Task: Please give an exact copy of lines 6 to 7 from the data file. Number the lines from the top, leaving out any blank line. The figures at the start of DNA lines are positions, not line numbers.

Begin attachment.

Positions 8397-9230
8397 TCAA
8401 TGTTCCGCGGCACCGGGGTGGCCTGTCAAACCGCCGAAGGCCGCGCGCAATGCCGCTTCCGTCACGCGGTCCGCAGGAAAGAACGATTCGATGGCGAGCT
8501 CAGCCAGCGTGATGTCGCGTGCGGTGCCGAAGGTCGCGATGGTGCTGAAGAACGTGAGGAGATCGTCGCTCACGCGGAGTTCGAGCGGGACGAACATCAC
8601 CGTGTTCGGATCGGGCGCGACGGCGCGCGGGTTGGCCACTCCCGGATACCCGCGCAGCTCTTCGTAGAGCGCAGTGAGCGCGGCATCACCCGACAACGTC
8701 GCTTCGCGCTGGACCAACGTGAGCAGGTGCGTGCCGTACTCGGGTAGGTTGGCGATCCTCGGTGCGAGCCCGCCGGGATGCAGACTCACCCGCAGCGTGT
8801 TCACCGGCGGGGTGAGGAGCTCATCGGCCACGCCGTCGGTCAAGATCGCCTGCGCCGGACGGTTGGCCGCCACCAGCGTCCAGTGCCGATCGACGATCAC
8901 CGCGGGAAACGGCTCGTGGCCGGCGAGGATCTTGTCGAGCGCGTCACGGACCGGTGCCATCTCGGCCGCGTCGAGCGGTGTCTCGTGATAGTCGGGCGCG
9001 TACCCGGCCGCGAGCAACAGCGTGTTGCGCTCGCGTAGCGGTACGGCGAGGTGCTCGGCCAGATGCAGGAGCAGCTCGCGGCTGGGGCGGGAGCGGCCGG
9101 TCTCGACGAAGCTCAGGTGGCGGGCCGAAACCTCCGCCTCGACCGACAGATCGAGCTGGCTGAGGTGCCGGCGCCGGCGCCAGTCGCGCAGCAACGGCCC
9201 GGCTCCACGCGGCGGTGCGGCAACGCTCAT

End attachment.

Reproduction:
8701 GCTTCGCGCTGGACCAACGTGAGCAGGTGCGTGCCGTACTCGGGTAGGTTGGCGATCCTCGGTGCGAGCCCGCCGGGATGCAGACTCACCCGCAGCGTGT
8801 TCACCGGCGGGGTGAGGAGCTCATCGGCCACGCCGTCGGTCAAGATCGCCTGCGCCGGACGGTTGGCCGCCACCAGCGTCCAGTGCCGATCGACGATCAC